Survey reveals steep decline in council capacity to deliver social care

  • The confidence of council leaderships in their capacity to deliver adult social care has declined by over 20 per cent in just eight months.
  • Survey also found that 97 per cent are planning to raise council tax from March 2019 as a result of funding cuts and increasing demand.
  • Almost half of councils say they expect a no-deal Brexit would ramp up their costs for providing care for the elderly and those with disabilities.
  • The organisation behind the survey, New Local Government Network, urged the Chancellor to share the £20.5bn ‘birthday present’ with councils to address the crisis in social care provision.

A quarterly survey of council Leaders and Chief executives has revealed a steep decline in the capacity of councils to deliver social care. The New Local Government Network Leadership Index found that since February, council leaders’ confidence that they have sufficient powers and resources to deliver social care for adults has fallen by 24%. This figure is taken from the 150 councils responsible for delivering social care.

The news will add to the pressure on the Chancellor to address the financial crisis affecting local government as he prepares his Budget for 29th October. NLGN are calling for the £20.5bn of additional NHS funding to be shared with local government, which would reduce clinical demand on the NHS and prevent unnecessary hospital stays.

Adam Lent, New Local Government Network director said:

“These figures add to the growing evidence that care provided to the most vulnerable people in the country is now in a state of crisis. Leaving aside the appalling human cost, it is daft to spend billions of extra pounds on the NHS while social care goes to the wall.

“The less care the elderly, disabled and at-risk children get, the more they will turn up at A&E putting pressure on the health service. It is vital the Chancellor addresses this irrational policy in his Budget by accepting that the £20.5bn ‘birthday present’ for the NHS is shared with councils.”

A number of councils have warned that they are under severe financial stress while Northamptonshire County Council effectively declared bankruptcy in February. 57 per cent of council leaderships identified cuts to central government funding as the main cause of their financial problems, while 31 per cent also identified the rise in demand for social care – both adults and children – as the cause.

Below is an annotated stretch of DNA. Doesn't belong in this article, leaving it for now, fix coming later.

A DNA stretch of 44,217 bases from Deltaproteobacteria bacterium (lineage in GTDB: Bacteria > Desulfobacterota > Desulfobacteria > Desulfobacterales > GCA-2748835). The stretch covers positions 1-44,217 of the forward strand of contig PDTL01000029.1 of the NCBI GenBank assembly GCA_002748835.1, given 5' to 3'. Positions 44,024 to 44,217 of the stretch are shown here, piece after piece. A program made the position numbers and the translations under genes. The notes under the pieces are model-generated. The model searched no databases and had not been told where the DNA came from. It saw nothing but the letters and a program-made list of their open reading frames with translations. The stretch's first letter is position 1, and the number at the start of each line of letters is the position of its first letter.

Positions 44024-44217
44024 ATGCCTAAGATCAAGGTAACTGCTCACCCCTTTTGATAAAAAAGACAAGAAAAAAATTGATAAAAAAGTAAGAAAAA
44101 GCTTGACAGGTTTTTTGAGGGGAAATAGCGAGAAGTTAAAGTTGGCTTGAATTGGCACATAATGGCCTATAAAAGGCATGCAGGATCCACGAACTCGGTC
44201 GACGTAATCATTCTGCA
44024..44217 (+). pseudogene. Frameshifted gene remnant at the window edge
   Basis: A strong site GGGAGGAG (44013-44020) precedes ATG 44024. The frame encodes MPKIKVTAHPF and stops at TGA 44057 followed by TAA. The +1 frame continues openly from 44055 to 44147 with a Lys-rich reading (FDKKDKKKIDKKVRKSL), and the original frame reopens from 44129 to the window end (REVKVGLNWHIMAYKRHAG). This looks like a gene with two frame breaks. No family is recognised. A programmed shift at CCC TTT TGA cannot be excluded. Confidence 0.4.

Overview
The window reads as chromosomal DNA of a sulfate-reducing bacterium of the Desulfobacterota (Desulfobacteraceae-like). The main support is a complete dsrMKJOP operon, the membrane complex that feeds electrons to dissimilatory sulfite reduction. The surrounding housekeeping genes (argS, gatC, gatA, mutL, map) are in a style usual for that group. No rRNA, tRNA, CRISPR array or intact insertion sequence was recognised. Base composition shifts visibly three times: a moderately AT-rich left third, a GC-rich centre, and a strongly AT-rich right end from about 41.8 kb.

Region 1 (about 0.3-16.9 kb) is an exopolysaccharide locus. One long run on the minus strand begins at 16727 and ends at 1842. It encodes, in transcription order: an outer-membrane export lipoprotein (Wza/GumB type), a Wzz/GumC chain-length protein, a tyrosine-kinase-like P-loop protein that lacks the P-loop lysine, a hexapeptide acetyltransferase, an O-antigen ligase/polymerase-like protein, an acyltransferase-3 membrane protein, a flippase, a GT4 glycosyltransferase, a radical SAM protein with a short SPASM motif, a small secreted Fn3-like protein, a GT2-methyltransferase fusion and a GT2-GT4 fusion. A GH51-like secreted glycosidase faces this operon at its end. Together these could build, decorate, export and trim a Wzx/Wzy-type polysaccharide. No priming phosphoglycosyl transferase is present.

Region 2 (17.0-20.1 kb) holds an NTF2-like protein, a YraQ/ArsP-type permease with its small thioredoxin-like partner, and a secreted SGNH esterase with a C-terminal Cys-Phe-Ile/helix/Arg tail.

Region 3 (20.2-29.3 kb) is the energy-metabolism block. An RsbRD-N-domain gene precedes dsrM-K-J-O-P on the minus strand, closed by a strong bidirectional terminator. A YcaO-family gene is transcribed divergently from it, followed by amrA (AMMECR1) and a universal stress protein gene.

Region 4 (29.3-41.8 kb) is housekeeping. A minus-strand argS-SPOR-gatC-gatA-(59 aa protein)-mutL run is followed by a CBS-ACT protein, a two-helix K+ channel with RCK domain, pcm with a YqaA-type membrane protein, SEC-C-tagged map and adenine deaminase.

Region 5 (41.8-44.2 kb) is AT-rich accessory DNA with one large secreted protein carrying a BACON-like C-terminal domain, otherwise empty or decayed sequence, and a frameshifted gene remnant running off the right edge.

In order to tackle these financial pressures, 97 per cent of respondents are planning to increase council tax from March 2019, passing on cuts from central government directly to people.

The figures reveal the steep mountain the Government has to climb if it is to meet the Prime Minister’s pledge to end austerity next year and return public services to something resembling normal functioning after nine years of increasing austerity, which has seen central government funding reduced by up to 50 per cent since 2010 – particularly as the survey also found that 46 per cent said they expected adult social care costs to rise more than any other local public service if a deal is not struck with the EU prior to Brexit.

In the latest survey conducted in September, council leaderships assessed their capacity to deliver children’s services at just 35 – full confidence in capacity to deliver would secure a score of 100. Adult social care also secured 35. When the survey was conducted in February, children’s social care was scored at 44 and adult social care at 42.

Notes to editors

  1. For further information, please contact Claire Porter, Head of External Affairs at NLGN, on 07743065875 or
  2. The survey was carried out from 24 September to 8 October 2018. 198 council leaders, chief executives and mayors completed the survey, which translates to a 25 per cent response rate. Survey responses were received from all UK regions apart from Northern Ireland.
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